The advantages of the NTDB Trauma Registry cannot be overstated as it serves as a conduit for trauma data that drives the evaluation, prevention, and research of trauma care and can be used for quality control and planning.1 What’s more, the Trauma Registry is designed to provide information that can be used to improve the efficiency and quality of trauma care at all Trauma Centers.
For these reasons and more, Trauma Registry is a requirement for all nationally designated Trauma Centers (Levels I, II, III, and IV). Starting 1/1/2020, the NTDB will expand its inclusion data, which will provide Trauma Centers with better information, but will also increase the number of cases that will need to be added into their database. The impact is expected to increase workload and reduce productivity for Trauma Registrars, as these new inclusions may never have been tracked in any way before.
Inclusion criteria for Trauma Registries for 2020 must now include the following, in addition to all the
other required criteria:
1) Patients directly admitted to your hospital (exclude patients with isolated injuries admitted for elective and/or planned surgical intervention)
a) These patients needed a higher level of care to be provided from the initiating Trauma Center and the patient was transferred to your hospital for this higher level of care.
i) Example: Level III or IV Trauma Center has a burn patient. They are not equipped to handle this situation but stabilize the patient and then directly admits this patient to your Level I facility so that you can properly treat this patient’s burns.
2) Patients who were an in-patient admission and/or observed
a) These patients were brought into the ER of a Trauma Center but not as a trauma patient.
b) Due to their injury, they want to admit the patient as an inpatient or on the observation unit to observe their condition for 24-48 hours, to ensure no other complications occur.
i) Example: Patient was brought into the ER with Loss of Consciousness. They ran all the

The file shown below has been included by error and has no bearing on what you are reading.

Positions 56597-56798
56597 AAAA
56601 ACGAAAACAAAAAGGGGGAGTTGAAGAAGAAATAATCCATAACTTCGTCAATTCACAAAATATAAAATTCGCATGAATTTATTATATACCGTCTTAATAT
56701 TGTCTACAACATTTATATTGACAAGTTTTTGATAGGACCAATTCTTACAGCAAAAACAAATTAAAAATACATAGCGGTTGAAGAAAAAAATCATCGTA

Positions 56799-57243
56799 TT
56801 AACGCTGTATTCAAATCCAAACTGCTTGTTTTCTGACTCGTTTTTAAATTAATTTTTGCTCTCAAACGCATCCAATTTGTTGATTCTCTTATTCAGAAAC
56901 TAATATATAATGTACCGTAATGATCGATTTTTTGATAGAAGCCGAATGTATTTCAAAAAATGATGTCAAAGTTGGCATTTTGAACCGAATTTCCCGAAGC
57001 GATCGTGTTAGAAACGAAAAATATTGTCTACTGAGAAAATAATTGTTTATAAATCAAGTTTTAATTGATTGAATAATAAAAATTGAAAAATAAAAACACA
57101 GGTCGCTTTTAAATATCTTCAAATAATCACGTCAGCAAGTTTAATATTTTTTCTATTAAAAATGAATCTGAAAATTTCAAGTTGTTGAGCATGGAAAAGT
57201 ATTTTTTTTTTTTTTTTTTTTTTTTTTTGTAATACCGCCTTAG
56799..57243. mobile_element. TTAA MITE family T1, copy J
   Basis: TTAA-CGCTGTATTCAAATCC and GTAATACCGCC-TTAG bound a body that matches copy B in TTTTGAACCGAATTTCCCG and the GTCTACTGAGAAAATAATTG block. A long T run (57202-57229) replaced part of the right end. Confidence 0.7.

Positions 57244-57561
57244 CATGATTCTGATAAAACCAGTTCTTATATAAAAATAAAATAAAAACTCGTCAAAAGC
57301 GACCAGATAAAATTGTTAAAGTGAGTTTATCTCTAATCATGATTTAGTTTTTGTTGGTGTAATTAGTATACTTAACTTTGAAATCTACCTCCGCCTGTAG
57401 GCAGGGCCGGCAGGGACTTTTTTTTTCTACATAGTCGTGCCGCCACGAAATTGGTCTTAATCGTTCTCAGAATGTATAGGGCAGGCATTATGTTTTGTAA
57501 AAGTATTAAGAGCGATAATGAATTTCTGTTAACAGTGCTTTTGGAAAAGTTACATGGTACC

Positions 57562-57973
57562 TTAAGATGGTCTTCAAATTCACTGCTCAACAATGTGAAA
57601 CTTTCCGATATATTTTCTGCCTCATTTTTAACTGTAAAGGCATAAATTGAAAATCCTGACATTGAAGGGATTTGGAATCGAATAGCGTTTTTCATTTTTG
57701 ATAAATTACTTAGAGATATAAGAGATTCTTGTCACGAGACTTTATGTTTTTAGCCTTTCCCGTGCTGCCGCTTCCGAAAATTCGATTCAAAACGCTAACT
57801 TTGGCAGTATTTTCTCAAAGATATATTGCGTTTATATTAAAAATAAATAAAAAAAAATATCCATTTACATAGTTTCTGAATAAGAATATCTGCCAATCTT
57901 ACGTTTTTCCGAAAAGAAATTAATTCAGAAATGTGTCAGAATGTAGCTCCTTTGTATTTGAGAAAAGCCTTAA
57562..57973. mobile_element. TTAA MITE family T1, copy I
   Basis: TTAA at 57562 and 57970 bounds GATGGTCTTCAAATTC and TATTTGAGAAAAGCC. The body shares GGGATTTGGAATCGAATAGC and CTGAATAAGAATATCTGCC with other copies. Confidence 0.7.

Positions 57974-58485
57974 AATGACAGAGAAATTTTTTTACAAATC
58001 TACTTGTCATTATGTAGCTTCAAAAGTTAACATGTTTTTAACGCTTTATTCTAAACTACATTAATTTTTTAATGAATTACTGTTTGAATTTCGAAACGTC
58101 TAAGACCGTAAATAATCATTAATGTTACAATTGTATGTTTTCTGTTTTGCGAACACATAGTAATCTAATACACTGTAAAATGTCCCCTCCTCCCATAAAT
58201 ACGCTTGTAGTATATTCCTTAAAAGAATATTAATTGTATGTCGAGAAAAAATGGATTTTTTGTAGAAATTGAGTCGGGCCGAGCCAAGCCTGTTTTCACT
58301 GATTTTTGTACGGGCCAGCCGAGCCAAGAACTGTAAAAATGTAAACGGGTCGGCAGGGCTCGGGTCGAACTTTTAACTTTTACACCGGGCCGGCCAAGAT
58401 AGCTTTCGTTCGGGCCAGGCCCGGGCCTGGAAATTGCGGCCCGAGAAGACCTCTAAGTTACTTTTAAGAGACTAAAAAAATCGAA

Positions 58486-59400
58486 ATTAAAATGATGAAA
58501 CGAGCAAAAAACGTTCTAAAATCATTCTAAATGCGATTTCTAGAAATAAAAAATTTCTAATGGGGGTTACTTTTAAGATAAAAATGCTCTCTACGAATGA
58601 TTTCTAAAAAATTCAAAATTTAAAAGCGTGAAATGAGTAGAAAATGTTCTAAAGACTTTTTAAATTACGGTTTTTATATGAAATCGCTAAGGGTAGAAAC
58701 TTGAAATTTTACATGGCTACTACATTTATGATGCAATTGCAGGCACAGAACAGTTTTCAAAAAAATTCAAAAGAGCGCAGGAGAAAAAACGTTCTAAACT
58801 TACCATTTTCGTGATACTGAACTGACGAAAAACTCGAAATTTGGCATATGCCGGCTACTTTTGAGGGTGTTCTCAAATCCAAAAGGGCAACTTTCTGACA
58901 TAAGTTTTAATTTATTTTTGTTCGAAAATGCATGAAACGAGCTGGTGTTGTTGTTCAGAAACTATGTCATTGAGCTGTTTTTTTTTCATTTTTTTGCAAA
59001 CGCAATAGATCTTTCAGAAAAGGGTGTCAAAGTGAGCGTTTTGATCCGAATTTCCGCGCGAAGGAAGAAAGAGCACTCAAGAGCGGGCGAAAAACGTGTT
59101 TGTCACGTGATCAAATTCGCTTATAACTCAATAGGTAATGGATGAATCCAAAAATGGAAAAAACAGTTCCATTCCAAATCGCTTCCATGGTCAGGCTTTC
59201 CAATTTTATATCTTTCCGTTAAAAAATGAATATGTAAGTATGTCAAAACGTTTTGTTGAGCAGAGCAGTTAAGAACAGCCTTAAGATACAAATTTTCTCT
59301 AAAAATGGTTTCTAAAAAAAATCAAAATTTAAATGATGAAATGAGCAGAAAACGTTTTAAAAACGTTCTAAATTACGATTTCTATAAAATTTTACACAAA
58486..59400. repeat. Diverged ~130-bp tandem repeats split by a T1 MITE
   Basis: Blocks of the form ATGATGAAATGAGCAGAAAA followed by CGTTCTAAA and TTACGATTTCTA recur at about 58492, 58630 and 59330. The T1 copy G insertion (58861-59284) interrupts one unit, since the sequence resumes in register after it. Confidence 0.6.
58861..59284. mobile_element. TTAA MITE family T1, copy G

tests in ER and patient seems ok, but they want to continue observation for another
day or so to be sure no other symptoms occur before sending them home.
3) Patients who were a trauma consult or any level of trauma activation
a) These patients were brought into the ER of a Trauma Center, but not as a trauma patient.
b) Due to their injury, and after evaluation by the physician, they decided to consult the trauma team.
i) Trauma Consult Example: patient fell 10 feet but only has a couple of scrapes, but due to the height of fall, ED physician wants to consult trauma team to make sure there is nothing else wrong with the patient.
ii) Trauma Level Activation Example: Trauma Center alerted that a gunshot wound (GSW) to the head is coming in. When the patient arrives, it is only a graze wound to the scalp, they stich up and send them home.
4) Patients who sustained one or more traumatic injuries within 14 days of initial hospital encounter
a) Prior to 2010 the NTDB did not have a dened timeline for inclusion.
These Trauma Registry changes will impact workload and productivity. Assess your ability to add 10-15% more inclusions to the database without causing errors or a backlog. Missing deadlines will result in failure to receive valuable benchmarking reports that not only provide insight, but rank your Trauma Center against competitors.
Between now and 1/1/2020, review your staffing support. Ask yourself:
• How will the upcoming changes affect Registrar’s productivity?
• How will this affect staffing needs?
If the answers to these questions indicate a potential hit to staff productivity, consider working with an outsourcing consultant who can offer scalable support of remote Certified Trauma Registrars on
an as-needed basis.
Consider: himagine solutions provides a managed approach to Trauma Registry and will go “at risk” with you, meaning we will face financial penalties if we cannot meet agreed-upon metrics.
1 https://www.ncbi.nlm.nih.gov › pmc › articles › PMC1635421